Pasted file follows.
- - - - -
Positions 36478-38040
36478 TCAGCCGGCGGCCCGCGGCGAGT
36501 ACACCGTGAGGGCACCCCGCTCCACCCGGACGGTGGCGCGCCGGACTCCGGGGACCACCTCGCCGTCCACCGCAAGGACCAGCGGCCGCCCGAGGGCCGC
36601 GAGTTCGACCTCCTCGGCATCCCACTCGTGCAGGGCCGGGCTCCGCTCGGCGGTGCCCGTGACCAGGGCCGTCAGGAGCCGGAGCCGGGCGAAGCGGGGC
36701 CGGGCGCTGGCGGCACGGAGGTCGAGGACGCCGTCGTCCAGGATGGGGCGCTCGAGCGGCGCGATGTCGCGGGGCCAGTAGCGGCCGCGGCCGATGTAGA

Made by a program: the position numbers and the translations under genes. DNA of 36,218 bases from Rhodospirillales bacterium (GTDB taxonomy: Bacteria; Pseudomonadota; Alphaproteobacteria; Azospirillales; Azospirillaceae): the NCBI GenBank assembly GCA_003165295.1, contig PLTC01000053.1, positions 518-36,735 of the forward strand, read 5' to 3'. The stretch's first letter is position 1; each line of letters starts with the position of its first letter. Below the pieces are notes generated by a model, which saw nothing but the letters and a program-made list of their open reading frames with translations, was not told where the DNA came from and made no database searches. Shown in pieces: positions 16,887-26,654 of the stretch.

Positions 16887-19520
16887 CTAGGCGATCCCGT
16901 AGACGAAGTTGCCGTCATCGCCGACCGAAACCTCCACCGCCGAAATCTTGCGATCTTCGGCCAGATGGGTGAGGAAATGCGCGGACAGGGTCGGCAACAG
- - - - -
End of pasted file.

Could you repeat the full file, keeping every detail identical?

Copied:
Positions 36478-38040
36478 TCAGCCGGCGGCCCGCGGCGAGT
36501 ACACCGTGAGGGCACCCCGCTCCACCCGGACGGTGGCGCGCCGGACTCCGGGGACCACCTCGCCGTCCACCGCAAGGACCAGCGGCCGCCCGAGGGCCGC
36601 GAGTTCGACCTCCTCGGCATCCCACTCGTGCAGGGCCGGGCTCCGCTCGGCGGTGCCCGTGACCAGGGCCGTCAGGAGCCGGAGCCGGGCGAAGCGGGGC
36701 CGGGCGCTGGCGGCACGGAGGTCGAGGACGCCGTCGTCCAGGATGGGGCGCTCGAGCGGCGCGATGTCGCGGGGCCAGTAGCGGCCGCGGCCGATGTAGA

Made by a program: the position numbers and the translations under genes. DNA of 36,218 bases from Rhodospirillales bacterium (GTDB taxonomy: Bacteria; Pseudomonadota; Alphaproteobacteria; Azospirillales; Azospirillaceae): the NCBI GenBank assembly GCA_003165295.1, contig PLTC01000053.1, positions 518-36,735 of the forward strand, read 5' to 3'. The stretch's first letter is position 1; each line of letters starts with the position of its first letter. Below the pieces are notes generated by a model, which saw nothing but the letters and a program-made list of their open reading frames with translations, was not told where the DNA came from and made no database searches. Shown in pieces: positions 16,887-26,654 of the stretch.

Positions 16887-19520
16887 CTAGGCGATCCCGT
16901 AGACGAAGTTGCCGTCATCGCCGACCGAAACCTCCACCGCCGAAATCTTGCGATCTTCGGCCAGATGGGTGAGGAAATGCGCGGACAGGGTCGGCAACAG